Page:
Location: On the Guadalupe River watershed
in Guadalupe County, a half mile southwest of Seguin
Surface area: 198 acres
Maximum depth: 40 feet
Pool Elevation: 497.5 ft. msl
Fluctuation: 3-5 feet
Normal Clarity: Clear to partly stained
Reservoir Controlling Authority
Guadalupe-Blanco River Authority
933 E. Court St.
Seguin, Texas 78155
Many native aquatic plant species are present, including cattail, pondweeds, American lotus, spatterdock, and rushes. Most are restricted to the shallow areas and edges of the river channel. Introduced exotics such as water hyacinth, water lettuce, and hydrilla have caused access problems in the past. Although still present, they are not currently at high concentrations.
Predominant Fish Species
Maps are available from the GBRA (830) 379-5822.
All species are currently managed under statewide regulations.
Largemouth bass and white crappie are the most popular sportfish in the reservoir. Largemouth bass are abundant with frequent reports of large fish being boated. Spotted bass are there, too, and provide good fishing. Although crappie fishing varies from year to year, respectable catches are not uncommon in the cooler months of the year. Channel catfish are the most abundant catfish species, although blue catfish are present in moderate numbers. Bluegill, redear and other sunfish species are abundant and can provide excellent fishing for the young and old.
Habitat in Lake Placid consists primarily of boat docks, piers, bulkheads, overhanging brush, and floating-leaf vegetation. Isolated submerged trees, stumps, and brush can be found throughout the reservoir, providing excellent ambush and resting cover for most game fish species. The upper portion of the reservoir contains rock and gravel within the river channel, while the lower portion consists of steep banks with a mud and clay bottom.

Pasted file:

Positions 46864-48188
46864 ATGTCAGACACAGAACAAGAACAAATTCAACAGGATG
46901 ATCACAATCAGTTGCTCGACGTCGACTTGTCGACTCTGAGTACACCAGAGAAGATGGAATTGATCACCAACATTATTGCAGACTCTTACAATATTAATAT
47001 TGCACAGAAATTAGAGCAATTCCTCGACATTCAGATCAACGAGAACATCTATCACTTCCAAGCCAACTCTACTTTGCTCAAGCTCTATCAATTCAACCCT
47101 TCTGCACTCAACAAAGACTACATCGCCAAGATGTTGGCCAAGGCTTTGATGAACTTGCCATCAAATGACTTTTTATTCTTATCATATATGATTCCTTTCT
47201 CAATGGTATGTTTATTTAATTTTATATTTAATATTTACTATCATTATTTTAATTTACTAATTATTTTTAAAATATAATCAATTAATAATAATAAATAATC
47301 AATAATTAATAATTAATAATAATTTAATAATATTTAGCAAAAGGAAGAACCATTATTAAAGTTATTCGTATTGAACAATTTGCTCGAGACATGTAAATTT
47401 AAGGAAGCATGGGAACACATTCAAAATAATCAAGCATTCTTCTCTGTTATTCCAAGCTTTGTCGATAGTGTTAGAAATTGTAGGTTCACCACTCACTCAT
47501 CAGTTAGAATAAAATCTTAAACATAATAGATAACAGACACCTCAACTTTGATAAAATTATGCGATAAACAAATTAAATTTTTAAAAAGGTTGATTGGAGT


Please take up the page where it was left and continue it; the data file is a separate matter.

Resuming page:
Largemouth bass anglers are most successful on Lake Placid during the spring, fall, and winter months. Popular baits include spinnerbaits, buzzbaits, rattletraps, crankbaits, and unweighted soft plastic worms or jerkbaits. Topwater baits such as buzzbaits, Zara Spooks, or Pop-R's, presented very early or very late in the day near visible cover, are popular and can be productive throughout the day if cloud cover is present. Flipping jigs, plastic worms, or tube baits in shaded cover are often productive when other baits fail to produce. Crappie fishing is usually best with live minnows near submerged brush in the cooler months of the year, although small jigs in white, pink, or black and chartreuse also produce nice catches when dabbled near submerged brush or vegetation. Catfish anglers can find channel catfish throughout the reservoir. Blue catfish numbers vary from year to year but still provide a fishery. Although most catfish anglers prefer deeper water, blue and channel cats are often found in relatively shallow areas near flooded terrestrial vegetation. Cheesebait and cutbait produce good catches, while live minnows, bluegill, or shad sometimes pay off with larger fish. Sunfish species such as bluegill and redear are abundant in Lake Placid and can provide hours of enjoyment fishing with worms or crickets under a bobber.